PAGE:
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Virgin to borrow $200m to keep flying, says report

written by Adam Thorn | May 4, 2020

Virgin Australia Airbus A330-200 VH-XFG at Townsville Airport on May 6 2018. (Dave Parer)
Virgin Australia Airbus A330-200 VH-XFG at Townsville Airport on May 6 2018. (Dave Parer)

Virgin Australia’s administrator will borrow $200 million to keep the airline flying as it sifts through potential suitors in preparation for a sale.

The Australian claims the business is not as liquid as earlier cited by management, and had just $30 million when the operation was handed over to Deloitte’s Vaughan Strawbridge two weeks ago.

Meanwhile, it’s also emerged that Dubbo mayor Ben Shields has made an audacious bid to convince a reborn Virgin Australia to base its regional operation at the central-west NSW airport.

Shields reportedly penned a letter to state Premier Gladys Berejiklian, persuading her to provide a financial package to the airline.

“If Dubbo was able to further increase the services it offers, it would have the potential to create hundreds of jobs for our region,” he wrote. “It would be a welcome boost at a time when the COVID-19 pandemic and ongoing drought has ravaged our local economy.”

The airport recently upgraded its runway, lighting, car parks and expanded its general aviation precinct. It currently hosts QantasLink, Fly Pelican, Fly Corporate, Rex and AirLink.

“Dubbo Regional Council had been in regular contact with Virgin with the intent of forming a partnership for regular passenger transport services from western NSW to a number of potential ports in and outside of NSW,” Shields said.


“There is no doubt the aviation industry is currently experiencing a difficult time but I am confident there is a bright future ahead and Dubbo can be an important part of that recovery for our domestic airlines.”

The news comes after it emerged that Virgin Australia is still in talks with federal and state governments, leading to hopes a partial bailout could well happen.

Virgin Australia’s administrator told the first meeting of shareholders that there are now 20 parties interested in buying the airline and expects to have all offers on the table by mid-May.

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Comments (5)

  • Rod Pickin


    This reported possible $200m loan to VOZ does not compute, if it’s 4 major owners can’t/won’t respond to the call for funds then since the company is in “Administration” I can’t see a normal commercial loan approval so it has a be a governmental offer which will make them feel all warm and fuzzy but just not sensible. We are advised that a potential buyer could be identified in mid May , not far away now so why not wait? – short term pain etc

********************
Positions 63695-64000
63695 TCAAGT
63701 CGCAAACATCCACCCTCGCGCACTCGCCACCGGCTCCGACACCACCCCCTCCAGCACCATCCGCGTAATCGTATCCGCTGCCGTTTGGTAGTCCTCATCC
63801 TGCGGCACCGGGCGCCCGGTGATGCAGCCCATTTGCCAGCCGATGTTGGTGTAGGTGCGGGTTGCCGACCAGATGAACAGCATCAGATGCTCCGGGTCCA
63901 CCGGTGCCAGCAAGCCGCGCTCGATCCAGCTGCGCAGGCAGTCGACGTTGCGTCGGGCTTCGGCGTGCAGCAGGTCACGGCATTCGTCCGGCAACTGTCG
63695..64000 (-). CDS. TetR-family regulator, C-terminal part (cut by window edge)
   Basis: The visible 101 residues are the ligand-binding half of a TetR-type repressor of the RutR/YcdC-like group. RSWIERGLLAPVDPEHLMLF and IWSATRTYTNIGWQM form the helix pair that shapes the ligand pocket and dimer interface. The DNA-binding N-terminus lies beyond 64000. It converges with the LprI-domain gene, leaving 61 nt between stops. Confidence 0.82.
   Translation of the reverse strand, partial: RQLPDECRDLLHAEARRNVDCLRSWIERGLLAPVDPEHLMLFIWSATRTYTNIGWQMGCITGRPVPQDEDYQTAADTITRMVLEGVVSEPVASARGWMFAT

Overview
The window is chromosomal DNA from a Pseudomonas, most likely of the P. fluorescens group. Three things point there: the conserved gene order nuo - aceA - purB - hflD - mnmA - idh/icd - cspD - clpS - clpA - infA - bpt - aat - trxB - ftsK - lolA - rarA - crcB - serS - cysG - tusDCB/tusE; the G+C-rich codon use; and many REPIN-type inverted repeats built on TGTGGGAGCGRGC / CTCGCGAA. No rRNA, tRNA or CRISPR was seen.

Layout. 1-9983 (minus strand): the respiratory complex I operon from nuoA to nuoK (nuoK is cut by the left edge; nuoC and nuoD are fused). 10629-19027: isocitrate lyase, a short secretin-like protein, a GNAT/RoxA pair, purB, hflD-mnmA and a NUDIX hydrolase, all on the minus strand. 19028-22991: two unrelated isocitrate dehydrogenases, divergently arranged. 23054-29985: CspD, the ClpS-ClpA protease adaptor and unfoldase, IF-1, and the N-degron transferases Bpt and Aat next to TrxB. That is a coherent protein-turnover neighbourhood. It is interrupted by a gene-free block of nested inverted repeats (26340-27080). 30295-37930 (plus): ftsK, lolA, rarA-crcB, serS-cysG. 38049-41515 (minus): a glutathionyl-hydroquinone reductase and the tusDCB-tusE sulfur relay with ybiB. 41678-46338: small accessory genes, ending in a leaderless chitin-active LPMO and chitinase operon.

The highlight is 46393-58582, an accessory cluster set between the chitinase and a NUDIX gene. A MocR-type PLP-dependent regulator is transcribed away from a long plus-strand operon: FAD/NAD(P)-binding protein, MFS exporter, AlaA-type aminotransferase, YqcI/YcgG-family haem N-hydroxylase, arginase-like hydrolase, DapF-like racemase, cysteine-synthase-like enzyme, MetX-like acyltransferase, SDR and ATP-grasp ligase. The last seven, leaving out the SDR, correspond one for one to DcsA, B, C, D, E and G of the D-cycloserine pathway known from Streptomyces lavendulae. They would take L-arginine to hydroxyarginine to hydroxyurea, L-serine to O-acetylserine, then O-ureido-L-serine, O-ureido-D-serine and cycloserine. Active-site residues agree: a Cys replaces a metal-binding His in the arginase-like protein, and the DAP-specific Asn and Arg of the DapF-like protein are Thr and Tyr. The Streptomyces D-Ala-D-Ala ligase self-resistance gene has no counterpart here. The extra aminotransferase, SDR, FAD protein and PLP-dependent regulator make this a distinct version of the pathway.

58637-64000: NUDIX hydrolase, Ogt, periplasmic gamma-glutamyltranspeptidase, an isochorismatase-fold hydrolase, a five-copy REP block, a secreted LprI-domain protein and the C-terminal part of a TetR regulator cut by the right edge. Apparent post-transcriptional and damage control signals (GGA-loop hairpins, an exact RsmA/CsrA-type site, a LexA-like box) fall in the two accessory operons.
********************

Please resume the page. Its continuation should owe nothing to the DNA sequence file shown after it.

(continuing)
• Paul


    I’m tired of reading that Richard Branson “pays Tribute to Virgin staff”. If he had lived up to his responsibility as a shareholder he would have paid CASH to the Virgin staff instead to help save their jobs!

    • William


      Paul, you’re 100% correct!

      SQ has ‘washed its’ hands’ of it, preferring to keep an Indian LCC flying.

      Pardon the pun, but all this ‘resurrection’ talk is pie in the sky.
      It’s more in debt than $7bn, as evidenced by the want of $200m.

      Interesting times ahead.

  • Marum


    I like the way Sir Rick is; “paying tribute to the staff.”.

    Sounds as if they are already dead, and laid out in state.


  • Bernard


    Shareholders with real power to make decisions need to face up. As small shareholder they don’t get my sympathy for dragging the airline down the path it did. Their strategy seemed to be: dump excess equipment on Virgin Australia via leases/other methods for which they or friendly parties benefitted in some way; be a tax dodge; appear Australian by having mum and dad investors and use the ‘Australian’ perception to gain financial/emotional benefit in some way and of course force competitors Qantas, Rex, others to use their financial resources to counter them leading to reduce competitor profit/increase expenses. I think Sadly govt didn’t ask for ownership also due to contingent or other possible liabilities, for example debt being closer to $A7 billion than lesser numbers reported. On other hand Virgin tried to be a competitor and failed simple as that, as Qantas did put some people for off one reason or another and they wanted an alternative. Qantas had deeper pockets and was defending. Can’t change perception that Virgin was the attacker due to its large foreign ownership.

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